OHC Summer Series #3: Summer Weather

Summer Series #3
Summer Weather Observations

Train Your Senses
  • Sight: Observe where the sun rises and sets on the horizon, making visual points of reference. (see challenge)
  • Smell: Does the air have a certain smell when it is hot?
  • Touch: Can you feel the hot sun on your skin? Make sure to cover up or put on sunblock when you are outdoors in the afternoon to protect your skin from the sun’s strong rays.
  • Hearing: Observe the sounds of weather: wind, rain, thunder.
Inside Preparation Work:
Read pages 851-854 in the Handbook of Nature Study (The Relations of the Sun to the Moon, Lesson 231). This time we are going to pay attention to two different things that are talked about in this section of the Handbook.
1. “At sunrise this heat which the sun sends out equally at all times of day and night is tempered when it reaches us, because it passes obliquely through our atmosphere-blanket, and thus traverses a greater distance in the cooling air. The same is true at sunset, but at noon, when the sun is most directly over our heads, its rays pass through the least possible distance of the atmosphere-blanket and therefore loses less heat on the way.”
2. “The movement of the sun north and south is an interesting subject for personal investigation, as suggested in the lesson…..I have become so accustomed to the arc traversed by the points of sunrise as seen from my home, that I can tell what month of the year it is by simply noting the place where the sun rises.”Handbook of Nature Study, page 851.
Outdoor Hour Time:
1. Use some of your outdoor time to take temperature readings on your thermometer at sunrise (or early morning), noon, and then again at sunset. Record these temperatures, making comparisons. You can also use your outdoor time to use the suggested observations using your senses as noted in the box above.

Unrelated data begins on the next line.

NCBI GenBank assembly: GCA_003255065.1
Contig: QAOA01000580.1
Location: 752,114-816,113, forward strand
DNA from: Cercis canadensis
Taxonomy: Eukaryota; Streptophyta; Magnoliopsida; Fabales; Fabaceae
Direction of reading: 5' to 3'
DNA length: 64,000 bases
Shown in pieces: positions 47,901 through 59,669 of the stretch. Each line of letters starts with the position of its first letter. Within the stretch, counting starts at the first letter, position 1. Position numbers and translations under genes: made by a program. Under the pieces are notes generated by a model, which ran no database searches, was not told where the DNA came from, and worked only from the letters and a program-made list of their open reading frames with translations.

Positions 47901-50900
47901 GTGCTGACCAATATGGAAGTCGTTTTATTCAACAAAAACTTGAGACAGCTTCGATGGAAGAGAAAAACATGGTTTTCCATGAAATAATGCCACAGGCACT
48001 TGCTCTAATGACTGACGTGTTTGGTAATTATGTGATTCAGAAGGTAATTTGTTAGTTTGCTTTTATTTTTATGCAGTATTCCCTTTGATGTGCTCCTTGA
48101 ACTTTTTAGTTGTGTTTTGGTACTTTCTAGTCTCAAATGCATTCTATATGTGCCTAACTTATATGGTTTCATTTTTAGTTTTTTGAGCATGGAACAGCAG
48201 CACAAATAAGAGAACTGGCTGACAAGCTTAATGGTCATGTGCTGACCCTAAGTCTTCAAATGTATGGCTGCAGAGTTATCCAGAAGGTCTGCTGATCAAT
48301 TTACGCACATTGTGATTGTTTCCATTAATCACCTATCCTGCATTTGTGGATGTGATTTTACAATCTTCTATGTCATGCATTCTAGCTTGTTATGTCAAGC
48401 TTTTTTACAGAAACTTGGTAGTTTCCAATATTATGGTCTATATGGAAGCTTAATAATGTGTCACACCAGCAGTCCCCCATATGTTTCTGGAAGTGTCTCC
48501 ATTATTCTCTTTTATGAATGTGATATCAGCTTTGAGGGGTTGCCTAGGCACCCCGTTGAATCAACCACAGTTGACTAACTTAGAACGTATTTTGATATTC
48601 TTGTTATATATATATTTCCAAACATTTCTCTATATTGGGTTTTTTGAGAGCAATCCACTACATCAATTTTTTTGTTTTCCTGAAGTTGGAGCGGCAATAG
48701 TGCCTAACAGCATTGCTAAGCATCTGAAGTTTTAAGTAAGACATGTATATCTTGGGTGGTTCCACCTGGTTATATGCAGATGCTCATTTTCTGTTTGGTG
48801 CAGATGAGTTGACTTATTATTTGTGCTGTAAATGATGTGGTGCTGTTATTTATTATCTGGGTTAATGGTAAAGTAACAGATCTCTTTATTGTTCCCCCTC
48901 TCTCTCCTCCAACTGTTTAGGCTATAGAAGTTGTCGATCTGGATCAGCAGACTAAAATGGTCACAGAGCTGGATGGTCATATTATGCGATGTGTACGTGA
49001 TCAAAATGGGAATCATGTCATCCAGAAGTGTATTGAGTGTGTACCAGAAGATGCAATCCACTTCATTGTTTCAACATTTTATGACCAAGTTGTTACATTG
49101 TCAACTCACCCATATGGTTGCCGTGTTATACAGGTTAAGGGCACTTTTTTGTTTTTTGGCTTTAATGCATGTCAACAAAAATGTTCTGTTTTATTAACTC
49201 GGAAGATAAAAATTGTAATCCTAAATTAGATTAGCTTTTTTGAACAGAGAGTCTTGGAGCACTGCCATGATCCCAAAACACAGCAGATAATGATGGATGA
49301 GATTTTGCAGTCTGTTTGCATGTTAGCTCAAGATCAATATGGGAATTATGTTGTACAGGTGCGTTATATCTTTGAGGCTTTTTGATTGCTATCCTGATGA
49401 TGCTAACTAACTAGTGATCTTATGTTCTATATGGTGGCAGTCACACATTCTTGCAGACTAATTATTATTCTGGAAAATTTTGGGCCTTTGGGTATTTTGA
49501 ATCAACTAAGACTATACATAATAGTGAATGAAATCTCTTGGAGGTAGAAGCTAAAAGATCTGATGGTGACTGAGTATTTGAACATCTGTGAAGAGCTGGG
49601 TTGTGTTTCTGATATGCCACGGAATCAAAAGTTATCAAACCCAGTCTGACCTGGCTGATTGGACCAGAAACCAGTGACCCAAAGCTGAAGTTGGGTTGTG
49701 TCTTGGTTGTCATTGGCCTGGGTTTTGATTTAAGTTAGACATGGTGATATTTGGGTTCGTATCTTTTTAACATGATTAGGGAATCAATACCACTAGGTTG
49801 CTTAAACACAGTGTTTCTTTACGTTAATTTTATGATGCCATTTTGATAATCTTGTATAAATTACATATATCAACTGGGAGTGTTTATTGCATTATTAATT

2. Get up early and watch the sunrise. Note the place where the sunrises by observing something on the horizon such as a tree, a building, a mountain, or something else that can serve as a landmark for the sunrise. Do the same thing at sundown, finding a landmark to note.
Follow-Up Activity:
Record your temperature observations and sketch your sunset landmark on notebook page from the Summer Series ebook or into your own blank nature journal. You can also use the Seasonal Weather notebook page from my sidebar to write your observations and make a sketch. You can do this activity several times over the summer months and compare any changes you observe. Make the study fit your family’s interests.
If you would like all the Summer Series Challenges in one place, I have an ebook gathered for you to purchase for your convenience. Here is a link to a complete description:
Summer Series of Outdoor Hour Challenges
Summer 2010 Nature Study Final

Ultimate Ebook Library @handbookofnaturestudy


  1. Hi There! I forgot to add that my favorite thing about summer weather, is the warmer evenings that heats up the honeysuckle and the breeze drifts it through the yard with the ocean salt. Oh My. Heaven! The boys weren’t too excited to record on paper, other than conversation on this report – but we do continue to comment on the evening/morning weather patterns, sun location, smells. :) Great to have a conversation that doesnt’ center around their online game Roblox. :)

  2. We had to do a Take Two on the Summer Weather Study . . . .

  3. I just love this realization about where the sun rises and sets and being able to determine what month it is! This made be scurry back through photos. Just loved it. Thanks again!

    (I also enjoyed reading Pebblekeeper Angie’s entries – y’all go read them too!)

  4. We really enjoyed watching the sun rise and set. Thank you for the challenges – they help us see our world in new ways!

  5. Hi Barb! I wish we could’ve stuck with the outdoor hour challenge, but the summer got away from us. We are so ready to get back into it! Thanks again for all of your hard work and we are looking forward to the autumn e-book!

  6. Well we are a little late but it’s still technically summer, correct? ;) For the next few weeks our nature studies are going to be the challenges we’ve missed over the past few years so we will probably be behind for a while lol.

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